February 16, 2008


An Iranian Revolutionary, Dismayed but Unbowed (MICHAEL SLACKMAN, 2/16/08, NY Times)

MR. YAZDI opposed the student takeover of the United States Embassy in 1979, but that is not to say he was pro-American. He was a critic of Washington’s policies toward Iran, and an enemy of Zionism. But he wanted a normal state, one recognized by the international community, not a pariah, isolated and radicalized. He says he knew that taking diplomats hostage would lead to the kind of Iranian state that exists today, one that continues to reward the most radical ideas.

Unexpectedly, Mr. Yazdi finds himself today aligned with some of those hostage takers, like Abbas Abdi, who, like Mr. Yazdi, now want to reform the system, and, like Mr. Yazdi, have been marginalized for their views.

“We thought we knew a lot of things back then,” Mr. Abdi said. “Everything was simplified. We thought, if only the shah goes, everything will be solved and finished. But the revolution was right, there was no alternative, no solution.”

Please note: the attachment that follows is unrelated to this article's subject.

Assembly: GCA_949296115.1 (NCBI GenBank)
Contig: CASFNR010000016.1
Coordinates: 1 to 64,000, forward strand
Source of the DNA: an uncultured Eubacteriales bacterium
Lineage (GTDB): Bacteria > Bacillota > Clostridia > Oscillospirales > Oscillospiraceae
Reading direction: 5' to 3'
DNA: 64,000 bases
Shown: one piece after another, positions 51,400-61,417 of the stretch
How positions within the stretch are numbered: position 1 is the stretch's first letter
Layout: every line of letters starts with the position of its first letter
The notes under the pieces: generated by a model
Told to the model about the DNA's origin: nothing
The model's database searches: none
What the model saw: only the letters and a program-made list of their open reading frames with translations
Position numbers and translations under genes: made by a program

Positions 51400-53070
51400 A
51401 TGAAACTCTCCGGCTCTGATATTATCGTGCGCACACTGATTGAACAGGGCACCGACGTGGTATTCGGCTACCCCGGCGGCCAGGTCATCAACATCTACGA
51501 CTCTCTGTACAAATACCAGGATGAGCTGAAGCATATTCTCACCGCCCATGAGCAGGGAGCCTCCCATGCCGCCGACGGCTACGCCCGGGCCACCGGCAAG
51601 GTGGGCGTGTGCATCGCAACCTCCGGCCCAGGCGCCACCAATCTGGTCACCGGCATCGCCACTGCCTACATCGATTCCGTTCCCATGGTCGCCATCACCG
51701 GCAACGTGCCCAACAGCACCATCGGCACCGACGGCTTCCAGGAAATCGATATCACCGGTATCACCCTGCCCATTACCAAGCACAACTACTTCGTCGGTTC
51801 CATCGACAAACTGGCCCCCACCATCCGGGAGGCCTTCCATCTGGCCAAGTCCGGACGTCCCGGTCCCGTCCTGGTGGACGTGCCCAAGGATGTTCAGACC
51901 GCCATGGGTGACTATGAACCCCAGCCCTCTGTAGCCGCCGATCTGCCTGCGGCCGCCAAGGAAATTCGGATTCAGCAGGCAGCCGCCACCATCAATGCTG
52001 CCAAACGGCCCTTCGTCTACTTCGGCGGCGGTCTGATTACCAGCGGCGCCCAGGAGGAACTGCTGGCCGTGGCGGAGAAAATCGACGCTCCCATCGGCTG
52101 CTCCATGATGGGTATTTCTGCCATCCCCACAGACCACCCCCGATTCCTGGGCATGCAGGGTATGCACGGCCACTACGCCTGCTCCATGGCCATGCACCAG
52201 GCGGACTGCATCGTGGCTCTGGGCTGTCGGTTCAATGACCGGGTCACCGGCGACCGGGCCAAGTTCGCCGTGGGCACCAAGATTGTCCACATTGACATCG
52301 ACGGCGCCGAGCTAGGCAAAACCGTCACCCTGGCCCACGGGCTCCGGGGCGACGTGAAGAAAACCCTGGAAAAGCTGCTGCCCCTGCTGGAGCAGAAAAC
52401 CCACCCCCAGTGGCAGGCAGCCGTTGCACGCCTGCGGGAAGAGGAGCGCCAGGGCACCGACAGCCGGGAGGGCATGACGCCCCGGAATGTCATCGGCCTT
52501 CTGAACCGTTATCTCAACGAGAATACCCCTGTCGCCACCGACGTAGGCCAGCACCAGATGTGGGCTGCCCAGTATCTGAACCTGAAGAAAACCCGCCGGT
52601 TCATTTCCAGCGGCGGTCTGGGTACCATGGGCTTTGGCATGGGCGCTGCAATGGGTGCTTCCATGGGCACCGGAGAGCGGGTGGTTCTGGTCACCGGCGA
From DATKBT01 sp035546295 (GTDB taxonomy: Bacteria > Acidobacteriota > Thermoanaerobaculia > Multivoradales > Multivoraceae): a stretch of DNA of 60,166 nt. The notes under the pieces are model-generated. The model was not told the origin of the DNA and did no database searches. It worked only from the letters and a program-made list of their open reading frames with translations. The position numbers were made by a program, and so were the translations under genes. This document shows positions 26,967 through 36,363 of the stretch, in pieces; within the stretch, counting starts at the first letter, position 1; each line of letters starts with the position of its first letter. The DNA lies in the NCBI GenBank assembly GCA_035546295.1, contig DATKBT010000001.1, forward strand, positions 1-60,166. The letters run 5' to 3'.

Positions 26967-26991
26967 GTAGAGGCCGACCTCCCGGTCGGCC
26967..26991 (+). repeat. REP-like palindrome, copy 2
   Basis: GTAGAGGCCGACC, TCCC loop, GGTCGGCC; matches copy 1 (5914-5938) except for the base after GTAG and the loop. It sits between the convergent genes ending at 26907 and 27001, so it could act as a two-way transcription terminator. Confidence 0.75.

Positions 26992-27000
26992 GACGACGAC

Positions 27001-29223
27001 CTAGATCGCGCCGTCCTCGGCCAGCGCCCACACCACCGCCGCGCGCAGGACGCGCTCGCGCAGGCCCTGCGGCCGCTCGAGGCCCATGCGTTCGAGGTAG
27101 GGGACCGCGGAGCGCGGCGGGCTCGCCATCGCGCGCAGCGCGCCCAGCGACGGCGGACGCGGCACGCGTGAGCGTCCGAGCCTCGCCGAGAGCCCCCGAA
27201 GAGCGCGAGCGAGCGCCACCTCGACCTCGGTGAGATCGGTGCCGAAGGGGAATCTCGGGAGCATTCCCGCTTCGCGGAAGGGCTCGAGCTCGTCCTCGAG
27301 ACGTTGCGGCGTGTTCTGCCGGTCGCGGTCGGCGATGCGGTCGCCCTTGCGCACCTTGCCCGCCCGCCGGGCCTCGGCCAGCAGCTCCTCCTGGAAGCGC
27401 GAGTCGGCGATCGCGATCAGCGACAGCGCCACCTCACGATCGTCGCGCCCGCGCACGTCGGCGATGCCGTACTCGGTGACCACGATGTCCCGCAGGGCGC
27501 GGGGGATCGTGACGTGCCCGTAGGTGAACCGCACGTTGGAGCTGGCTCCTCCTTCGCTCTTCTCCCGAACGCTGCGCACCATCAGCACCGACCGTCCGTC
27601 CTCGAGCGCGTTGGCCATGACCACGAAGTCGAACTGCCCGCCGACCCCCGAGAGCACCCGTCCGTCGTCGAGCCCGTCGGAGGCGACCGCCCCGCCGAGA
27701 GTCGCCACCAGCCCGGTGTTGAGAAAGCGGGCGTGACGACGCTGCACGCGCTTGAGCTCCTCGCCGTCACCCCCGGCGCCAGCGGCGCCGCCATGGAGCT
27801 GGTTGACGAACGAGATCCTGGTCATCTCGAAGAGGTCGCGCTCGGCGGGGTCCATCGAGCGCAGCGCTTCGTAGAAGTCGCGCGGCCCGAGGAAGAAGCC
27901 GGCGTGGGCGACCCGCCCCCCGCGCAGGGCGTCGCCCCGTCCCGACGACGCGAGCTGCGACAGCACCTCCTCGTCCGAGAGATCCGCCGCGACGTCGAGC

Mr. Yazdi says he is a fundamentalist, but what he means is that he is a Muslim intellectual, traditional in his adherence to ritual and teachings. But he is a staunch democrat who defines democracy not by the mechanics of governance, not by elections and institutions, but by ideas.

“We recognize tolerance as a basic component of democracy,” he said. “God has not created all of us alike — we are different — human society is a pluralistic society. In the Koran, God is telling us that man is created to be free. So we are free to think, and think different. So the aim of democracy is to recognize the pluralistic nature of human society. The second item is tolerance, I have to tolerate my opponent. With tolerance comes compromise; without compromise democracy doesn’t exist.”

Posted by Orrin Judd at February 16, 2008 6:53 AM
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